Cervical screens continue despite HPV jabs rolling out

Women should continue to come forward for the national cervical cancer screening programme for several years to come, despite the introduction of HPV vaccination, according to the public health minister.

The DoH has agreed to intro-duce HPV vaccination into the childhood immunisation programme for all girls aged between 12 and 13 years from September this year. A catch-up programme will also be offered to girls up to the age of 18.

The Health Protection Agency (HPA) anticipates that the introduction of HPV vaccines for schoolgirls could cut rates of cervical cancer by up to 70 per cent and cases of genital warts by 95 per cent.

However, speaking last week in the House of Commons, public health minister Dawn Primarolo said: 'The vaccine only offers protection against 70 per cent of cancer causing HPV types.'

Screening will still need to be offered to women up to the age of 64 who will not have been vacci-nated, she said.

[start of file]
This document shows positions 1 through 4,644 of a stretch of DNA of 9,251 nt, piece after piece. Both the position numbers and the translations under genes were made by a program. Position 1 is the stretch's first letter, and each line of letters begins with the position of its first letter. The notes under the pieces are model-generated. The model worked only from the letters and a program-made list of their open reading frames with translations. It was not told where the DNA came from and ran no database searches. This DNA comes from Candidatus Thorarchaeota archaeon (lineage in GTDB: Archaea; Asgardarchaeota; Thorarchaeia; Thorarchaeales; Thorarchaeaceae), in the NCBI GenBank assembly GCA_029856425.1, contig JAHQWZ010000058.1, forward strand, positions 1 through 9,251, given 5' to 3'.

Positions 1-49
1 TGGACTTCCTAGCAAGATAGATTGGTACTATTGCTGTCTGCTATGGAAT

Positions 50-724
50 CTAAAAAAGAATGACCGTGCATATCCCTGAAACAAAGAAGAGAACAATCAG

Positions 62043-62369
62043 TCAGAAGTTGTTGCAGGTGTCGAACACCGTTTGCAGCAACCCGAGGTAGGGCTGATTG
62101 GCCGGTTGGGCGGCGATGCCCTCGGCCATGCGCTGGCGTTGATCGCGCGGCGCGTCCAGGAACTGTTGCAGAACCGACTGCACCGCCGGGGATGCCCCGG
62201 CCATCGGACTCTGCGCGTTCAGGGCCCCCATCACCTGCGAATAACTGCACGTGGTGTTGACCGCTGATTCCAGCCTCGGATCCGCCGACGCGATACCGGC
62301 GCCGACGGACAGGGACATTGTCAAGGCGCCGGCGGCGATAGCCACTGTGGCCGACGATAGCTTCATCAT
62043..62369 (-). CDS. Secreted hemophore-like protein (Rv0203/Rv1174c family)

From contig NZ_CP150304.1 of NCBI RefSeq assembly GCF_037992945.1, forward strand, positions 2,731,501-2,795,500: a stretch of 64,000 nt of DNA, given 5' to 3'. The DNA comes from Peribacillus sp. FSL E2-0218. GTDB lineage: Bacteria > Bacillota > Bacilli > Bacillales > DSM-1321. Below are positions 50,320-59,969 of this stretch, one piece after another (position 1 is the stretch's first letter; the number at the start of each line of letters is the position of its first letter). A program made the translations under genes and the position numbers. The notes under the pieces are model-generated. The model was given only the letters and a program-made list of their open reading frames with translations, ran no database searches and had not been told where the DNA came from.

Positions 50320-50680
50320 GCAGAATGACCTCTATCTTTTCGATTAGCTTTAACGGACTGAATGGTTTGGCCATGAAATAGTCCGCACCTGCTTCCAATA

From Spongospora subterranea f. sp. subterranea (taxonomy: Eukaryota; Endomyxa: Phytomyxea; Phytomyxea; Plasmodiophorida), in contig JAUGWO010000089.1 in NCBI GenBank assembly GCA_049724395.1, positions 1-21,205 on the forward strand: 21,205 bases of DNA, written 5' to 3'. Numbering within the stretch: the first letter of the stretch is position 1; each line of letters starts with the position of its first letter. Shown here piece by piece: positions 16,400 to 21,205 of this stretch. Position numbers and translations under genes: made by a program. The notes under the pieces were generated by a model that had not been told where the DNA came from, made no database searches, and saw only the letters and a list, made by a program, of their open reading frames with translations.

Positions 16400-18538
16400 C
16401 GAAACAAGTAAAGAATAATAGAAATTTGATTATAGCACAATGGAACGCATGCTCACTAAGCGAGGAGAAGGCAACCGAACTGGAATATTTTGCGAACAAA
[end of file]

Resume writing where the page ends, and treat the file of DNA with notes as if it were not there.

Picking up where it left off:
At the moment, all women aged between 25 and 64 in England are eligible for a free cervical screening test every three to five years.

Dr Sarah Jarvis, RCGP spokeswoman on women's health, warned that GPs would have to work even harder to encourage women to come in for their smear tests following the introduction of HPV vaccination (GP, 29 June 2007).

'The vaccine only offers protection against HPV strains 16 and 18,' she said.

Hansard, live links at www.healthcarerepublic.com


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